* Augustana College offers a major and minor in religion. The department's 10 full-time faculty all have the Ph.D. and together teach from a wide range of religious, theological and philosophical perspectives.
College chaplain Richard Priggie with students who participated in Augustana's first interfaith baccalaureate in 2009. They are, from left, Mohammed Hussain of the Muslim Student Association; Courtney Ward of the Jewish Student Organization; and Colleen Kilbride of the Interfaith Understanding Committee.
* Augustana's General Education Studies (AGES) includes a Christian Traditions course, providing every Augustana student the opportunity to think about and wrestle with the religious, theological and ethical issues of human life.
* Affiliated with the Evangelical Lutheran Church in America, Augustana educates students with a distinctively multidisciplinary approach that is foundational to pursuing further studies in any discipline, and to living a life that makes a difference.
* Students taking religious ethics classes learn to analyze and assess ethical arguments from a variety of perspectives, and are empowered to form their own ethical views on important and timely issues -- from reproductive technology to economic globalization, and from homosexuality to global warming.
* Students engage in conversations about religious meanings, practices and beliefs as well as questions of existence and values as expressed in diverse traditions. Through academic and critical perspectives, students learn to integrate different views that consider history, sociology, archaeology, philosophy, ethics and faith.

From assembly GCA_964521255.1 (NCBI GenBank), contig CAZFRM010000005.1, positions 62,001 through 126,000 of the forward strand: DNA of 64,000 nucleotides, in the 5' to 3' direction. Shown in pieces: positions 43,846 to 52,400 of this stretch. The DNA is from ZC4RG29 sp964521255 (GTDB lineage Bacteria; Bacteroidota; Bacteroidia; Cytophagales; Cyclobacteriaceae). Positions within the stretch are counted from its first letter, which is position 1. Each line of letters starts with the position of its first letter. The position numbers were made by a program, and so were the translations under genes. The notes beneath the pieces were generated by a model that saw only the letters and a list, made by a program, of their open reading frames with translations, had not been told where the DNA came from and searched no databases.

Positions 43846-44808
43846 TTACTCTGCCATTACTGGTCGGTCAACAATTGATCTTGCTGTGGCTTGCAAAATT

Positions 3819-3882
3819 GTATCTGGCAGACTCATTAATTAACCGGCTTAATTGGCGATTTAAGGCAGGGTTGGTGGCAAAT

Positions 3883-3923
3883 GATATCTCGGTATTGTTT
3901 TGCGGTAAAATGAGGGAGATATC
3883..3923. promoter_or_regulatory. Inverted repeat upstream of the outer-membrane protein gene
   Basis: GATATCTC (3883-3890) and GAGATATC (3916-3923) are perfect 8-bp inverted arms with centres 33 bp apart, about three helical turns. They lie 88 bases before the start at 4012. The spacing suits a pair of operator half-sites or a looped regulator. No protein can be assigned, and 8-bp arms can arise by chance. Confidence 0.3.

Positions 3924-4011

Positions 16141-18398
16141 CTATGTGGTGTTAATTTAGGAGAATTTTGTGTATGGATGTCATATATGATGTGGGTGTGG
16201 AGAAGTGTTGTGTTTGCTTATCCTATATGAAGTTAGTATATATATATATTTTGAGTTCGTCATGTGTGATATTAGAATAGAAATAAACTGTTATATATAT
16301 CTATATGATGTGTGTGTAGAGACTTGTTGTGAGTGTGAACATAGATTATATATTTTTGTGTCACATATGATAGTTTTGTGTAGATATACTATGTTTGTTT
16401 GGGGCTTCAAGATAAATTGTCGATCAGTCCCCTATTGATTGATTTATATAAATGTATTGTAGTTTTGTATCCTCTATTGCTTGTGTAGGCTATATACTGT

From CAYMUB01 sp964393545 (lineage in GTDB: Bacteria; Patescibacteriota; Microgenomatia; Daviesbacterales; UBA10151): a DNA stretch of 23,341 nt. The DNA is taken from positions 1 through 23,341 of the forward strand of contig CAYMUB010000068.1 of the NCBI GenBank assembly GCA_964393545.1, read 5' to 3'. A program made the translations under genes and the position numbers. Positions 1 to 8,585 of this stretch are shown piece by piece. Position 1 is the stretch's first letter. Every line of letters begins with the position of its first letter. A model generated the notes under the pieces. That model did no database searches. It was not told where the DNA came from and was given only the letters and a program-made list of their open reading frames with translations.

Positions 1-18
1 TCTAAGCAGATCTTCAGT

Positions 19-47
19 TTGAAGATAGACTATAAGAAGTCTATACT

* Courses in the religion department also contribute to the academic programs in African American studies, anthropology, Asian studies, business administration, church music, classics, education, Medieval and Renaissance studies, medicine, and women's and gender studies.
Outside the classroom
* Religion classes at Augustana often consider the religious communities of the Quad Cities and beyond as part of their "textbook," and challenge students to think about how religious traditions differ from and relate to one another. Students learn by experience as they interact with local communities from different faith backgrounds.
* Some religion courses also use service learning as part of the classroom experience; students participate in various aspects of local religious community life, such as tutoring, working in soup kitchens, leading youth groups or activities, and other forms of community service.
* One of the college's wide variety of international experiences is "Faiths in Dialogue," a 10-day traveling course to Rome. In Rome, students engage in discussion with church officials and study early Reformation Christianity as they explore such historically prominent places as the Vatican, St. Peter's Basilica and San Giovanni in Laterano.
* Augustana offers more than 150 extra- and co-curricular student groups. While several of these are related to specific forms of religious belief -- such as the Catholic Organization for Religious Experience, the Muslim Student Organization and campus ministries' Interfaith Understanding Group -- these activities also represent the broad range of religious thought on campus, which provides a valuable setting for studies in religion. One department faculty member is a practicing Lutheran parish minister and another is the college's Muslim student advisor; a college librarian serves as the Jewish student advisor.
* The Center for Vocational Reflection on campus offers resources and support for students interested in pursuing graduate theological studies and a career in the ministry.